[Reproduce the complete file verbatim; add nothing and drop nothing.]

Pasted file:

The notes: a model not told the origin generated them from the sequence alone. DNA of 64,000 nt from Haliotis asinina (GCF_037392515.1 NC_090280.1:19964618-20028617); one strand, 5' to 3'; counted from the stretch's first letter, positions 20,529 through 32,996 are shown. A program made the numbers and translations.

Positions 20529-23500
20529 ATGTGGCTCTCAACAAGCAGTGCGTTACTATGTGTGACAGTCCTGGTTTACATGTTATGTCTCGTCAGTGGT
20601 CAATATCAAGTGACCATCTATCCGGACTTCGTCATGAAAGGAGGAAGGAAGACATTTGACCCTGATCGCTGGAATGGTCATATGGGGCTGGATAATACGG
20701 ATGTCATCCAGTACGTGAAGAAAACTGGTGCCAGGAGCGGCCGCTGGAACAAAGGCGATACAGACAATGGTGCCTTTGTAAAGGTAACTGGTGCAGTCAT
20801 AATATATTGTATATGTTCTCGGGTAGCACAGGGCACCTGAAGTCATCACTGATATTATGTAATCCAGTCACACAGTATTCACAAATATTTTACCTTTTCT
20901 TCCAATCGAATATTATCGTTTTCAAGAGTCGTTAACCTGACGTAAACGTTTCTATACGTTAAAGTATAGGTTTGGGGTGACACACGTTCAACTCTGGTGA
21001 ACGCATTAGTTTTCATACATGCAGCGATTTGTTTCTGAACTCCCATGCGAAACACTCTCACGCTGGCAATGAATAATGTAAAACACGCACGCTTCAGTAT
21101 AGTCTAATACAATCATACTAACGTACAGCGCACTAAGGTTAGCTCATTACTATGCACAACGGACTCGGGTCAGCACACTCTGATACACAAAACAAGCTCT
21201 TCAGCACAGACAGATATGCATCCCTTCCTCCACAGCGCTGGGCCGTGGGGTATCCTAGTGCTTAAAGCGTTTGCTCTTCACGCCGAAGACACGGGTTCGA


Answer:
The notes: a model not told the origin generated them from the sequence alone. DNA of 64,000 nt from Haliotis asinina (GCF_037392515.1 NC_090280.1:19964618-20028617); one strand, 5' to 3'; counted from the stretch's first letter, positions 20,529 through 32,996 are shown. A program made the numbers and translations.

Positions 20529-23500
20529 ATGTGGCTCTCAACAAGCAGTGCGTTACTATGTGTGACAGTCCTGGTTTACATGTTATGTCTCGTCAGTGGT
20601 CAATATCAAGTGACCATCTATCCGGACTTCGTCATGAAAGGAGGAAGGAAGACATTTGACCCTGATCGCTGGAATGGTCATATGGGGCTGGATAATACGG
20701 ATGTCATCCAGTACGTGAAGAAAACTGGTGCCAGGAGCGGCCGCTGGAACAAAGGCGATACAGACAATGGTGCCTTTGTAAAGGTAACTGGTGCAGTCAT
20801 AATATATTGTATATGTTCTCGGGTAGCACAGGGCACCTGAAGTCATCACTGATATTATGTAATCCAGTCACACAGTATTCACAAATATTTTACCTTTTCT
20901 TCCAATCGAATATTATCGTTTTCAAGAGTCGTTAACCTGACGTAAACGTTTCTATACGTTAAAGTATAGGTTTGGGGTGACACACGTTCAACTCTGGTGA
21001 ACGCATTAGTTTTCATACATGCAGCGATTTGTTTCTGAACTCCCATGCGAAACACTCTCACGCTGGCAATGAATAATGTAAAACACGCACGCTTCAGTAT
21101 AGTCTAATACAATCATACTAACGTACAGCGCACTAAGGTTAGCTCATTACTATGCACAACGGACTCGGGTCAGCACACTCTGATACACAAAACAAGCTCT
21201 TCAGCACAGACAGATATGCATCCCTTCCTCCACAGCGCTGGGCCGTGGGGTATCCTAGTGCTTAAAGCGTTTGCTCTTCACGCCGAAGACACGGGTTCGA